I don't remember ever having given up, because to me giving up meant that I am going to kill my mother and my sister. Simply because I believed that as long as I stay alive my mother will have some hope, even though she didn't know that I'm a live, in fact she thought I was dead. But if she died, then my sister could not carry on by herself. Until December, she was 12 years old, and in January they were liberated. During the liberation, she was just barely a month after her 13th birthday. My staying alive was very important for me to keep my mother alive. It's a strange way of looking at it, but emotionally this is what I felt. At the same time I saved myself thinking that. It was cathartic.

What was it like coming to the United States?

Ah, this was a new world. I always knew that the United States is the best country in the whole world, outside of Czechoslovakia. I mean, Czechoslovakia, we loved Czechoslovakia. But when we became Hungary, we slowly felt the totalitarian system and could feel that it kept getting worse and worse until we were deported. But coming to the US was wonderful.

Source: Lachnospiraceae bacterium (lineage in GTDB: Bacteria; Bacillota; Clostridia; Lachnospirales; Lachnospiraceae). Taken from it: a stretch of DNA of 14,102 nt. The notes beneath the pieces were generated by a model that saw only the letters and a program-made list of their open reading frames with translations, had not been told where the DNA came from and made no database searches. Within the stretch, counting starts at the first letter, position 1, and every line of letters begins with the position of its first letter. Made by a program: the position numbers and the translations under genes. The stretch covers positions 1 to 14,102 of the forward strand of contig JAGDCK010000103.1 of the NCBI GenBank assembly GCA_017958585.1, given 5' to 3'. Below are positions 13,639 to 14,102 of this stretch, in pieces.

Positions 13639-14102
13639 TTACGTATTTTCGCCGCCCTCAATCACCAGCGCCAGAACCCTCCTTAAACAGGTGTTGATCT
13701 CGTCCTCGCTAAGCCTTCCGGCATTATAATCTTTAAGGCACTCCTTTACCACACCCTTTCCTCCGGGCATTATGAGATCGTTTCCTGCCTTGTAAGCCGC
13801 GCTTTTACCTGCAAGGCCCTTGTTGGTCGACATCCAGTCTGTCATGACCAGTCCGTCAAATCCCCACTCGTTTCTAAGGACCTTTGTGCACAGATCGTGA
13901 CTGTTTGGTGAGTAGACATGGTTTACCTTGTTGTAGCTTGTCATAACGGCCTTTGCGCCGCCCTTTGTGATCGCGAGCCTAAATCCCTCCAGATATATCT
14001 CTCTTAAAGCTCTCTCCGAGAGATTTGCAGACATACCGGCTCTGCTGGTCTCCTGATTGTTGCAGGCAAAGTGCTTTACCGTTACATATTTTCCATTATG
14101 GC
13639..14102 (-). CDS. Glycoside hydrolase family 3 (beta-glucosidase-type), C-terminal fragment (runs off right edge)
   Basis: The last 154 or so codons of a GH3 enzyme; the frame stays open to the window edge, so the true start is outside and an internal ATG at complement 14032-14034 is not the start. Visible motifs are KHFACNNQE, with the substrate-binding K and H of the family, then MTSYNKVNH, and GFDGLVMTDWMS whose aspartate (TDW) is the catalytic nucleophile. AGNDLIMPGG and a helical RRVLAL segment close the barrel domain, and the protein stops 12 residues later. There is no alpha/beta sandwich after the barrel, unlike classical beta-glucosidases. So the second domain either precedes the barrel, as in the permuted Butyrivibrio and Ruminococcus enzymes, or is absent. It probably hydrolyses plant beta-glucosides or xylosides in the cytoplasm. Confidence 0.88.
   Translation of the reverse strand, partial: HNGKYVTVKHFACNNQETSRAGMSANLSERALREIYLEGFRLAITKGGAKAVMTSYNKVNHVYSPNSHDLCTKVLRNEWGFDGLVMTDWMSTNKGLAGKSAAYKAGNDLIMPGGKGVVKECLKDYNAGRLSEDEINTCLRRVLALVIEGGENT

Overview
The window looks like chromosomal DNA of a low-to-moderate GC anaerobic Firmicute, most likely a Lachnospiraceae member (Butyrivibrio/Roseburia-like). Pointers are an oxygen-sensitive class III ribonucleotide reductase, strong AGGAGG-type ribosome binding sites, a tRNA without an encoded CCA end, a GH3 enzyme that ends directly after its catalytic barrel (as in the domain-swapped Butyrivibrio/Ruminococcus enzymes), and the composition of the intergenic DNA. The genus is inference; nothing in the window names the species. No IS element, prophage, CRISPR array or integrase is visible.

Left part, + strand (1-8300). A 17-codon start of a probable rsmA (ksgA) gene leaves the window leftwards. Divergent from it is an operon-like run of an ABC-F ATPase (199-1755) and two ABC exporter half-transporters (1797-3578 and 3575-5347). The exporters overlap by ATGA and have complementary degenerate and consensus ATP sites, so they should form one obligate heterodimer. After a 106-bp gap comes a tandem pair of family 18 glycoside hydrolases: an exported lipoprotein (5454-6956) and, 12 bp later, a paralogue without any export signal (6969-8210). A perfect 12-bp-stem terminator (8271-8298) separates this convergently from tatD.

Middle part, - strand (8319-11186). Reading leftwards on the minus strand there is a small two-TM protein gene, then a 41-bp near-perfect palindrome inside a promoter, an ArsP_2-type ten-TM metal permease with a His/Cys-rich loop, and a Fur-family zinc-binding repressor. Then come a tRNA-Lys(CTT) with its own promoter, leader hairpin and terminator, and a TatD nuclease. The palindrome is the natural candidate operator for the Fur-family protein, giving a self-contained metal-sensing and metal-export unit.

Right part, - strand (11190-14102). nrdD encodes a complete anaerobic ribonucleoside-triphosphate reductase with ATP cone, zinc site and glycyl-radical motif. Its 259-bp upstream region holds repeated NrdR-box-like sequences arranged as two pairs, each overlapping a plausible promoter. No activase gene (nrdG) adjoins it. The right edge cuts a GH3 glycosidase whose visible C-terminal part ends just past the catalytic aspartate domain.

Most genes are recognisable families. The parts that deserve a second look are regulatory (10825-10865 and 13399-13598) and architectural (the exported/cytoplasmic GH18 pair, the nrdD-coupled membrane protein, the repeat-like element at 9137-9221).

Except that while I was on the ship coming over here my uncle died. So instead of coming to Kansas City, where, through correspondence we established that that's what I would do from Sweden, I had to come to St. Louis, Missouri, and my aunt waited for me. She just buried her brother, so she was left alone in the family, already another sister had died. But I had my aunt. They all had children So I had all these first cousins who were Americans. It was really wonderful just to know that I am no longer alone.

Shortly before I found out that my mother was alive. And I found out that my brother Michael came home. He was liberated by the Russians. My father and my brother Sandor was liberated by the Americans in Dora Mittelbau, or Mittelbau Dora they call it now. They were sent home. Mother and Annuska were liberated by the Soviet army in Auschwitz, in January 27th, 1945. They were sent home. I was the only one missing, except for Viktor.